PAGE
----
I find it unfortunate that the construction started as the recession started, which put a strain on Parson’s finances. Eventually, Parsons needed to sell the property. It became a girl’s school for a few years and is now part of Monmouth University.
5. Winterthur in Winterthur, Delaware
Henry Francis du Pont and Henry Algernon du Pont designed Winterthur, inspired by 19th-century European architecture. This is a miraculous 96,000-square foot estate. HF du Pont was an antique collector and horticulturist, which was heavily reflected in his designs and furnishings.
When it was built in 1837, it had a lot fewer rooms than it has now. However, HF du Pont eventually added six times more rooms, making a total of 175 rooms. It held a wide variety of European art and decorative arts, especially in the 20s. HF du Pont then added American art and antiques.
The estate is now called the Winterthur Museum Garden and Library and houses around 85,000 objects. I am happy to report that a lot of rooms can be visited by the public for tours.
4. Arden House in Harriman, New York
Arden House is a 97,000-square-foot historic property that was owned by railroad tycoon Edward Henry Harriman and Mary Averell Harriman. Harriman enlisted the help of Beaux-Arts architecture firm Carrere and Hastings.
The entire estate is composed of plots of land acquired by Harriman over a few years starting in 1886. Construction of the mansion began in 1905. What I find sad about this is that Harriman only lived in the home for a few years as he died in 1909.
The house changed hands over the years and is now owned by the Research Center on Natural Conservation, a non-profit organization. It functions as a conference center and has 97 rooms.
3. The One in Los Angeles, California
Now, let me introduce you to the newest and perhaps the most expensive home on this list. It covers 105,000 square meters of land and was developed by Nile Niami, known for building mega-mansions. It was recently completed and is up for sale for $340 million. However, its price was originally estimated to be $500 million.
Niami considers The One his life mission. It has three floors full of everything any billionaire can think of including nine bedrooms, several kitchens, pools, jacuzzis, and a moat.
The extravagance of the house is thanks to an $82 million loan Niami took out. Unfortunately, experts think that it is in danger of being foreclosed as the loan ballooned to over $110 million. Niami also received a notice of default.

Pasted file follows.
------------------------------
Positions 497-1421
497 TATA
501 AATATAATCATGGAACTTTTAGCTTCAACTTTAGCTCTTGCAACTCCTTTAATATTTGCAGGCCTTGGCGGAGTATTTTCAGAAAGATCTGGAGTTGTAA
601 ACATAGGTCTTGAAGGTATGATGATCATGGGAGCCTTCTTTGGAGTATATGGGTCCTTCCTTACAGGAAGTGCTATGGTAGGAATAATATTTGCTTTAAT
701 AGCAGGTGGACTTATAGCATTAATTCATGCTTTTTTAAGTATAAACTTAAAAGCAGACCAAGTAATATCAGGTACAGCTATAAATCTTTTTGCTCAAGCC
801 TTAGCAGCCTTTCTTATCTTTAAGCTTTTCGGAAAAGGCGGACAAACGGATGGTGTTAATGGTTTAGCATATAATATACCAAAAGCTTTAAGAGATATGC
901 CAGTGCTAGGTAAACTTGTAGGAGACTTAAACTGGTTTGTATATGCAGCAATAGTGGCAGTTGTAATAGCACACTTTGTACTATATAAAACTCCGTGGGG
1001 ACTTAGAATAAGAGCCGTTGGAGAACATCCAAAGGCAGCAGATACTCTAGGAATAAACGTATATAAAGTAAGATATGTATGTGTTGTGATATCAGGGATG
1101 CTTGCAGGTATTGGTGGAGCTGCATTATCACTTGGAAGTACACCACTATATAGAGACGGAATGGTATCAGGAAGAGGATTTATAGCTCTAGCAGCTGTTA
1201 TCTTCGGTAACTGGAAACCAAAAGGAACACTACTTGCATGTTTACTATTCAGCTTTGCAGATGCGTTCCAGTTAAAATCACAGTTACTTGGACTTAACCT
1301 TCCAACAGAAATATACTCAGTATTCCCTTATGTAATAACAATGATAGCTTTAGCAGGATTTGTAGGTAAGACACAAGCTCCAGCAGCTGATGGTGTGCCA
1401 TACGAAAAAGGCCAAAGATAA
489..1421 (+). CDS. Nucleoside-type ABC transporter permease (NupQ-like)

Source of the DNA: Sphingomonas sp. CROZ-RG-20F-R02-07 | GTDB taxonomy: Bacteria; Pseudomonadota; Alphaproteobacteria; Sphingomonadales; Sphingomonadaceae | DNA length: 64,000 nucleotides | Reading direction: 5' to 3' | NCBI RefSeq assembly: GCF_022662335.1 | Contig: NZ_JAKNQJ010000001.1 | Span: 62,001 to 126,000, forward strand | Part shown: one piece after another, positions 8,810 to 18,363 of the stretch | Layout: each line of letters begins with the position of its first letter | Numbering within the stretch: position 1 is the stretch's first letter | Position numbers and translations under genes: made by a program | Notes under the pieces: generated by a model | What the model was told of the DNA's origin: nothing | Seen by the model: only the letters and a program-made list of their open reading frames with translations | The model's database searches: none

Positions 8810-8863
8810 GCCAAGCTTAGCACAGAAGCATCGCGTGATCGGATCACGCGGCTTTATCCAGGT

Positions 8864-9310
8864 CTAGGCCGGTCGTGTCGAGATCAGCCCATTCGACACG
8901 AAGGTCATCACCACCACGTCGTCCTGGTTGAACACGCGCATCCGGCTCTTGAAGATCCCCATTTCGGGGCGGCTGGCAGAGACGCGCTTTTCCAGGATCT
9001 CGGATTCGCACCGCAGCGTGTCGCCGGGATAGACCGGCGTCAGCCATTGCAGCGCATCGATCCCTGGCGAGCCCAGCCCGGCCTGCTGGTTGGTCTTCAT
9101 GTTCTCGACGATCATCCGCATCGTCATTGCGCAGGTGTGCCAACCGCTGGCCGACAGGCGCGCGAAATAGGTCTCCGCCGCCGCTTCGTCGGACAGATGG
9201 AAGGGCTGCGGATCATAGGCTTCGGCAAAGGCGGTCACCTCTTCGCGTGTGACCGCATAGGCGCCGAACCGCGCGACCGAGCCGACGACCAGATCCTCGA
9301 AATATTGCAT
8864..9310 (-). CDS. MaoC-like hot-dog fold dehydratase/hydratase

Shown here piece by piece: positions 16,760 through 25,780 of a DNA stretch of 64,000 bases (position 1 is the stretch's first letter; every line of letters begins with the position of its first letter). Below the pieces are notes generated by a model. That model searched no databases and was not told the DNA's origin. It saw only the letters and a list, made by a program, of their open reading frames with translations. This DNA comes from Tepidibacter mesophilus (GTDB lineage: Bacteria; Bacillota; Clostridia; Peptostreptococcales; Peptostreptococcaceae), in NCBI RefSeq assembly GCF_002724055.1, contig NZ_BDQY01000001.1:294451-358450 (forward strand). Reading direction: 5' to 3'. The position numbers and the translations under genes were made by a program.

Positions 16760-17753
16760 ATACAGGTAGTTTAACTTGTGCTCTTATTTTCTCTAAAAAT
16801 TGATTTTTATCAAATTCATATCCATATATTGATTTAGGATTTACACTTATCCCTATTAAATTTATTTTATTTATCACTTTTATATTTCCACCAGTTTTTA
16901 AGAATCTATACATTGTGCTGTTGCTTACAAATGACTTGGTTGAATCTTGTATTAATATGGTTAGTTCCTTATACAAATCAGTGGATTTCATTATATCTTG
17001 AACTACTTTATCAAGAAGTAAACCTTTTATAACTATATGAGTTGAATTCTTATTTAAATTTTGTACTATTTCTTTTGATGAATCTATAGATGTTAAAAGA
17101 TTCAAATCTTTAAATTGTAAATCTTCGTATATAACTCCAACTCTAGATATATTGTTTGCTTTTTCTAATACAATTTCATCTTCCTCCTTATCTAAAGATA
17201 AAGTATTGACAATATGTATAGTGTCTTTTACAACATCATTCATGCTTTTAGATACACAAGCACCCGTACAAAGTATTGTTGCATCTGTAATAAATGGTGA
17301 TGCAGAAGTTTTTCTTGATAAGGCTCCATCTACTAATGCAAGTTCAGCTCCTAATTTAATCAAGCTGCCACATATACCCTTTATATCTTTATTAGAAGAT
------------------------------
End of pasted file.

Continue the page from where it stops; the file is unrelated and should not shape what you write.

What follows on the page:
2. Oheka Castle in West Hills, New York
Oheka Castle or Otto Kahn Estate was built by investor and philanthropist Otto Hermann Kahn. This 109,000-square foot estate was the home of Kahn and his family. Originally with 127 rooms, it is now a historic hotel composed of 32 guest rooms and suites.
It was built to have a grandiose exterior, making it a popular venue for celebrity weddings. I can imagine taking pictures right outside the hotel and taking in the glorious sights of the estate. What many people do not know is that it has undergone a number of restorations, especially as it was owned by several people over the years.
Before it became a hotel, it was purchased by Gary Melius, who had to sell it to Hideko Yokio for $22.5 million or $51.6 million today. It was ultimately reacquired by Gary Melius, who then converted it into a hotel.
1. Biltmore Estate in Asheville, North Carolina
Taking the number one spot is the Biltmore Estate, which is a historic house museum and a tourist destination. It was built in the Chateauesque style in 1895. It was owned by George Washington Vanderbilt II of the Vanderbilt money and fame.
The construction of this 175,000-square foot estate was so large-scale that it needed the help of a woodworking factory kiln producing 32,000 bricks a day. The kiln was built on-site to make transportation easier. The site also had 1,000 workers and 60 stonemasons.
I find it amazing that it was assessed to be at $157.2 million in 2017 ($174.2 million today), but county property taxes imposed on only $79.1 million ($87.6 million today) of it. It is now a National Historic Landmark and a house museum.
These estates are definitely the stuff of dreams. With the vast pieces of land they cover and the millions of dollars needed to have them built, I and countless others can only dream of owning and living in such mega-mansions.